Finding a practice or a therapist who specializes in teen therapy or young adult counseling means they have centered their career around helping teens and young adults. Their training, education, experience is all focused and funneled towards the unique approaches needed to help teens and young adults.
And not everyone has the personality to work with teens and young adults. The connection and fit between a teen therapist and the teen are a major part of the healing process. If a connection cannot be made and there isn't a fit, the teen or young adult will likely not return to see that therapist.
More times than not, if the teen or young adult stick with therapy, they will overcome the challenges they are facing in a matter of months.
Also, a nice article that provides additional information on how to support a teen or young adult who is struggling with depression come from "Psychology Writing". Check it out.
Katy Teen & Family Counseling: Your Teen Therapy & Young Adult Counseling Specialists Katy, TX & Houston
It hurts to see someone we are close to suffering. Having the tools and information to help support a teen or young adult with depression can help. And there are specialists in our community who have helped many other teens and young adults overcome depression.
At Katy Teen & Family Counseling, we have 70+ years of combined experience in teen therapy, young adult counseling, and family therapy. At our Katy, TX location, our therapists are here to help your teen, young adult, and provide the support parents need too. If you are ready to meet with one of our therapists, all you need to do is follow these three simple steps:
Contact Katy Teen & Family Counseling
Talk with one of our caring therapists
Begin the healing process today!
Other Therapy and Counseling Services Offered at Katy Teen & Family Counseling
At Katy Teen & Family Counseling, we provide a variety of therapy approaches that are supported by research and shown to be effective. Some of the teen therapy and young adult counseling we offer are:
Board Certified Neurofeedback Therapy
Peak performance (optimal academic brain performance)
Peak performance (optimal athletic brain performance)
Accelerated Resolution Therapy (ART)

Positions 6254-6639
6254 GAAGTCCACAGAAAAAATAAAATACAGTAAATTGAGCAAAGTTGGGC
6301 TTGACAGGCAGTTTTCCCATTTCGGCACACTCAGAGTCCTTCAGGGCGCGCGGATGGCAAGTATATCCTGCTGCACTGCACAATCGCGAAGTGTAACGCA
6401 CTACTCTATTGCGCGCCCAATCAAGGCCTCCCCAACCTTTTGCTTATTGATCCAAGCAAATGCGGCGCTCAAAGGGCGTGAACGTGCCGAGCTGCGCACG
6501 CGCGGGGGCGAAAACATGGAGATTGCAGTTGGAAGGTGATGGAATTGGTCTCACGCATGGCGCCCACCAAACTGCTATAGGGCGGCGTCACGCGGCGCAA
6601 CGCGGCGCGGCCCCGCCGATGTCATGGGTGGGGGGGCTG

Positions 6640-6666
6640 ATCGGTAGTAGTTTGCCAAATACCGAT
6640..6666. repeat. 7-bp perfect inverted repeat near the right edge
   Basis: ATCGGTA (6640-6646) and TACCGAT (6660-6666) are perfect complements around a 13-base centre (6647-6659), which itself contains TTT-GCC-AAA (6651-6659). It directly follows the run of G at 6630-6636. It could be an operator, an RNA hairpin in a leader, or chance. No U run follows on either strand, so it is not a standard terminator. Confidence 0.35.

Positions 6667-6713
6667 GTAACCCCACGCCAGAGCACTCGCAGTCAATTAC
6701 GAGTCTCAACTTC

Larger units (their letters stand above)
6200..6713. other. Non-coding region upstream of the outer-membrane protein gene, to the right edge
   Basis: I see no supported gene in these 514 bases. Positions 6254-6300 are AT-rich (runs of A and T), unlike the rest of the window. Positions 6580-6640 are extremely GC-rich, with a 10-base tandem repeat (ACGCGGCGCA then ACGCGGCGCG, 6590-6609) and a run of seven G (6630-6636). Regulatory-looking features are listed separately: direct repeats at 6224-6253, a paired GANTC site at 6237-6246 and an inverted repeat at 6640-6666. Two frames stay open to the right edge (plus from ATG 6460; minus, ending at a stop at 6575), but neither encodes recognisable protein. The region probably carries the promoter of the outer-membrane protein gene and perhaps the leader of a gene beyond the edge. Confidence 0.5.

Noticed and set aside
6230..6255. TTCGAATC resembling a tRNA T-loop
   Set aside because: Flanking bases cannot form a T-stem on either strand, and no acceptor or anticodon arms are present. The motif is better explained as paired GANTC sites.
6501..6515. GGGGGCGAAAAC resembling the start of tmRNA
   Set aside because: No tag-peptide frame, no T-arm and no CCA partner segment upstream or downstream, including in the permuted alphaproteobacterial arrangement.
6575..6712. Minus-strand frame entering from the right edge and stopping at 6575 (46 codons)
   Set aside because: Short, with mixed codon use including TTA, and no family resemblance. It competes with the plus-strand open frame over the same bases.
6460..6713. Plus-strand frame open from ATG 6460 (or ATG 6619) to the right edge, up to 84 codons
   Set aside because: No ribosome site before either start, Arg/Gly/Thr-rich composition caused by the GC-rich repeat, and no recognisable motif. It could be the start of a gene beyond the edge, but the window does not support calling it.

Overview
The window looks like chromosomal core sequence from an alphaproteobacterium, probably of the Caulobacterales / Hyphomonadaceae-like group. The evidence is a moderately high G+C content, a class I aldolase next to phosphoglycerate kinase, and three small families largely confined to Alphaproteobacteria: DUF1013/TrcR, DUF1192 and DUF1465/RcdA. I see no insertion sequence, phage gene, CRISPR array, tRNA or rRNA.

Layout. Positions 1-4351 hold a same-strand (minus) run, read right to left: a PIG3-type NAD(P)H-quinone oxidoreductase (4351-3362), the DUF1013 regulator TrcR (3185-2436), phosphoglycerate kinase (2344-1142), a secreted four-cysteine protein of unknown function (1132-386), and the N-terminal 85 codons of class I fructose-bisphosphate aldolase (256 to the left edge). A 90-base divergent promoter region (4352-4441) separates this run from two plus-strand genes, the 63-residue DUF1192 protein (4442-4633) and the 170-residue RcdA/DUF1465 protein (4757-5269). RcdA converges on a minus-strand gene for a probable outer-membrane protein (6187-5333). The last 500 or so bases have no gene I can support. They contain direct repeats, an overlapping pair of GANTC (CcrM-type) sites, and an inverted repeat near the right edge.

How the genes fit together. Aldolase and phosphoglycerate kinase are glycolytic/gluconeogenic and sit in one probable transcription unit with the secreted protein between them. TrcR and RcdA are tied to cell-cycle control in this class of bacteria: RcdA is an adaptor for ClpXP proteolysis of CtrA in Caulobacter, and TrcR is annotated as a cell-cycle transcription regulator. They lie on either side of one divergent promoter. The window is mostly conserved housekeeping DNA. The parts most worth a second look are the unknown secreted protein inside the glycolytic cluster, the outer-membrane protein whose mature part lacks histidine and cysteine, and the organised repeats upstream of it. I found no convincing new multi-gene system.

Eye Movement Desensitization and Reprocessing (EMDR Therapy)
Group Therapy for Teens
Cognitive Behavioral Therapy (CBT)
Couples Therapy & Marriage Counseling
Couples Therapy and Marriage Counseling can be very effective. The secret ingredient to success is each person willing to look at themselves and work to do things differently, together. When a marriage counselor or couples therapist has this to work with, the success rate can be very high.
Sometimes life will throw challenges at us that create situations that put strain on our marriage or relationship. It may be due to:
Choices and actions that have been made by one partner.
Financial downturn in the economy creating financial strain.
Feeling like you're growing apart.
Feeling like you don't have as much in common as you used to.
About the Author
Jason Drake is a Licensed Clinical Worker - Supervisor (LCSW-S), Board Certified in Neurofeedback, EMDR trained, and a Certified Brain Health Professional through the Amen Clinics. He has provided therapy to teens, young adults, and families since 2003 and is the Owner & Lead Clinician at Katy Teen & Family Counseling and Katy Counseling for Men.
He specializes in leading teams of high performing therapists who also specialize in teen therapy, counseling young adults, and family counseling.
Jason is also a leader in the field of teen, young adult, and family counseling providing expert coaching and technical assistance to teen Residential Treatment Centers across the country.
Jason is also a regular contributor to various magazines and publications lending his expertise to various mental health related topics. You can check these articles out on our "Featured Articles" service page on our website.
If you are ready to start teen counseling or young adult therapy call, text, or email us today!
Phone Number: 281-519-6364